As a critic, though, I've lived by limitations. After reviewing the 200th sushi bar of my career, I am the fish on the hook: In what new way can I praise a piece of raw tuna? After lauding a few particular local restaurants over and over for more than a decade, how can I even interest myself, let alone the reader, in one of them?
It takes a chef like Tony Sindaco to instill the philosophy of a poet back into the formula of a food writer.
The proprietor of Sunfish Grill in Pompano Beach, Sindaco, along with wife Erika (who makes desserts such as an irresistibly caramelized pineapple upside-down cake with passion fruit crème), just celebrated his fifth anniversary as an independent operator. I've been following his career since I began my own, tracking him from places like the erstwhile Langosta Beach in Miami to the now-defunct Go Fish in Fort Lauderdale. I've always admired his creativity and his deft touch with seafood, though when I speak with him, Sindaco is quick to point out that I once gave him a bad review for his efforts at the Mayfair Grill in Coconut Grove.
Oh yeah, now I remember. But it's such a distant memory. Through the years, largely because of Sindaco's personality -- a man of definite opinions who likes to communicate with others who can be just as blunt -- I've corresponded with him frequently, often quoting him as a source in my Miami New Times column. Then I had the good fortune/bad luck to meet him at an event in Miami where I was the MC -- damn, now he knows what I look like too. When it comes to Sunfish Grill, I'm not only left searching for new ways to enthuse over the gorgeous tuna tartare but I'm thoroughly and completely compromised. As in biased, in Sindaco's favor. "I can't do a review," I protested when he invited me in for dinner recently.
"So don't," he said. "Just write about what you see."
And though it's not my usual format, I decided to take him up on it and see what I could see. If only because, in all honesty, I hadn't dined at Sunfish Grill in several years, and here I've been recommending it on the radio nearly every time I'm on WLRN and sending countless friends and relatives in his direction. Was Sindaco, I wondered, still at the top of his game?
You betcha -- at least at the top of his game fish. (Non-fish lovers got no game, at least not on the standard menu, but Sindaco always features a steak or chop as a special.) One of the showcase entrées of the all-seafood tasting menu he served me, a two-inch-thick fillet of seared sea bass composed of huge, glistening flakes, was simply superb, plated with roasted fennel. Also seared rare tuna, architecturally arranged over a ragout of oxtail and shiitake mushrooms, garlic whipped potatoes, and onion rings as crisp as tempura, was so fresh and healthy that it reflected the light, and the beef-like texture of the fish made it an apt pairing for the savory oxtail stew. Using the same sushi-grade tuna, Sindaco prepared an excellent tartare, molded over buttery avocado, topped by a perfectly fried quail egg, and studded with gaufrette potato chips. A tomato vinaigrette, piped decoratively onto the plate, added a coordinated color component as well as an increase in flavor pitch.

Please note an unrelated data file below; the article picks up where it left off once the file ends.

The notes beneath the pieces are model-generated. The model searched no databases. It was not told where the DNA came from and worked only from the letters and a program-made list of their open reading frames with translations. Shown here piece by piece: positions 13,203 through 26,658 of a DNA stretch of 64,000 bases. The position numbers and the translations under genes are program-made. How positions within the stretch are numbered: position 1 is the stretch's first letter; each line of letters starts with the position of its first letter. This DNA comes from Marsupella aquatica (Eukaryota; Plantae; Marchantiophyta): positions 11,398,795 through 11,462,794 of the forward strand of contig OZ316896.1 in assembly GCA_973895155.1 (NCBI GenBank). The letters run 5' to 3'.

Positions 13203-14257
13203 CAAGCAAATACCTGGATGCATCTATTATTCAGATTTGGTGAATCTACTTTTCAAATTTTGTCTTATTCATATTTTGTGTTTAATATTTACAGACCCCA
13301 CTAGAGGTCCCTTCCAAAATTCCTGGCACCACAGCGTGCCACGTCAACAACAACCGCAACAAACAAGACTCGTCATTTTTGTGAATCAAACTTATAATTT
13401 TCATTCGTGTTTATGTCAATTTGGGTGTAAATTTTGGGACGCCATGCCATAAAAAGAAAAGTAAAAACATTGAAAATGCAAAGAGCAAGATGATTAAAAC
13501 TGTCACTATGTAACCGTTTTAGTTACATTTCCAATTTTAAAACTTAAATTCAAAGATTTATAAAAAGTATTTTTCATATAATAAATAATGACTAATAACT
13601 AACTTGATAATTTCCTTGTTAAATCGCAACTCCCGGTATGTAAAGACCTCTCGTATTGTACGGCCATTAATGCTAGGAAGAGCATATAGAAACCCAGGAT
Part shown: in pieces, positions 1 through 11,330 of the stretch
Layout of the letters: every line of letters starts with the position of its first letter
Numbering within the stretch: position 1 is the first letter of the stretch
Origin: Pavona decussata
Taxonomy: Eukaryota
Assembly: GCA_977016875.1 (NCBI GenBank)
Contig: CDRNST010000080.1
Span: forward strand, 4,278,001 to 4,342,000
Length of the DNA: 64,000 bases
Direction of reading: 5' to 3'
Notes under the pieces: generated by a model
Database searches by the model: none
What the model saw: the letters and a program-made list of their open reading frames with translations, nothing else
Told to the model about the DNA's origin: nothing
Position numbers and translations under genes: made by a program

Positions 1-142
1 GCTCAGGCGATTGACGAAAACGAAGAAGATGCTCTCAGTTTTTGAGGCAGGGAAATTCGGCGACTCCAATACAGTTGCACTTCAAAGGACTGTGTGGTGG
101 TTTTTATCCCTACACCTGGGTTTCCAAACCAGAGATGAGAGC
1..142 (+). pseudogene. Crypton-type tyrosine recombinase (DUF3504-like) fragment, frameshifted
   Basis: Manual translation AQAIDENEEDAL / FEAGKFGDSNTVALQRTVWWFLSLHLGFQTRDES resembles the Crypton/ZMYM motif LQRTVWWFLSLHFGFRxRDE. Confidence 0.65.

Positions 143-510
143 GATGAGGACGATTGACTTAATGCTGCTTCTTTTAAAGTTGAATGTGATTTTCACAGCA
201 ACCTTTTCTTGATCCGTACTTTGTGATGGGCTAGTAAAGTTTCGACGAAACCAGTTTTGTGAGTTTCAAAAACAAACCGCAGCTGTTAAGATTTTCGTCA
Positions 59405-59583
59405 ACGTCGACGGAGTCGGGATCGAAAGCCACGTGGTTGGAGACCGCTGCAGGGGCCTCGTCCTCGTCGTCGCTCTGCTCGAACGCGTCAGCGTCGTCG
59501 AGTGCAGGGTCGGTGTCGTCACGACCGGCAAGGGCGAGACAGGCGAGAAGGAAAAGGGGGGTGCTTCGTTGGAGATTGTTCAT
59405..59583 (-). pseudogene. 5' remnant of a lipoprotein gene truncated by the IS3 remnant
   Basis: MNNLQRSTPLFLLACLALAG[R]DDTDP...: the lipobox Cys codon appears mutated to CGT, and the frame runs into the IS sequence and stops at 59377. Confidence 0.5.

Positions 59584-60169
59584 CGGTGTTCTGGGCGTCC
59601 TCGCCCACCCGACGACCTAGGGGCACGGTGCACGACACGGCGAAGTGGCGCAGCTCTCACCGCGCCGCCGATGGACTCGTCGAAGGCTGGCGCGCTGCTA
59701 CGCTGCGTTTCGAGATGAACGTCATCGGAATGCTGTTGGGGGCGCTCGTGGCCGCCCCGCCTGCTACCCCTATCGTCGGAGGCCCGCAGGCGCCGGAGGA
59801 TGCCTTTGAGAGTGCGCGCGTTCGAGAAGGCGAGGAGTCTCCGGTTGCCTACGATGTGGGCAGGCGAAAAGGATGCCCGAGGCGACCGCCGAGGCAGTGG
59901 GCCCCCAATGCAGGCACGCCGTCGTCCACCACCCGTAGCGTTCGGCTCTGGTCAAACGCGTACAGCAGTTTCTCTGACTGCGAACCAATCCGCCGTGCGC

Sindaco's use of stacking techniques, timbales and terrine molds, and pastry-bag piping bespeak his formal training. Though he began his career as a dishwasher at age 14, he knew by age 17 that he wanted to be a chef and undertook an American Culinary Federation-certified apprenticeship at the highly regarded Buckhill Inn. From there, he went to Switzerland, working at the Michelin-starred Palace Hotel as Chef Tournant, then returned to the United States to be Chef Poissonnier at the Helmsley Palace before appearing on the Florida independent restaurant scene in the early 1990s.
You can appreciate Sindaco's precision with dishes such as the crab Charlotte starter. A timbale of avocado "jam" layered with delicate crabmeat salad, the rounded structure is encased by cucumber slices so thin they cling like Scotch tape. An emulsion of green herbs emphasized the seafood flavor of the salad without overwhelming it, and a hard-boiled quail egg, sliced in half lengthwise and dabbed with osetra caviar, shone richly next to it. Similar in structure, a panko-encrusted marshmallow of goat cheese was complemented with roasted yellow and red beets, mâche, and a striking red-pepper syrup. The crust of the goat cheese, a deep golden hue, was perfectly greaseless, and the cheese itself was both nutty and pungent without being sour, as inferior cheeses can sometimes prove themselves to be when cooked.
Less-constructed dishes were no less stunning. Grilled shrimp bruschetta was a hearty appetizer as well as a throwback to Sindaco's Italian roots, enhanced with broccoli rabe, chopped tomatoes, and just-tender white beans. Or consider another bite from the Boot: braised littleneck clams with shaved garlic, tomatoes, and capers in a broth so tempting that the Grill's homemade focaccia, served with a Dijon mustard butter, is readily seduced. Indeed, the waiters claimed it's "illegal" to remove the bowls until the customer has soaked up every last drip.
Is there anything wrong at Sunfish Grill? Yup: the size. Seven years ago, the now-elegant restaurant was a downtrodden luncheonette. Though it has undergone an expansion or two and is attractive with primary earth-and-sky colors and white linen-covered tables, the 40-seat place is overwhelmingly small for the number of hopefuls who come to the door. In addition, the open kitchen that runs along one side of the restaurant sends out so much smoke, I wouldn't be surprised if the residents who live across the causeway think the Grill is sending signals. Perhaps it is -- after several years' absence, I know I've been pulled back in.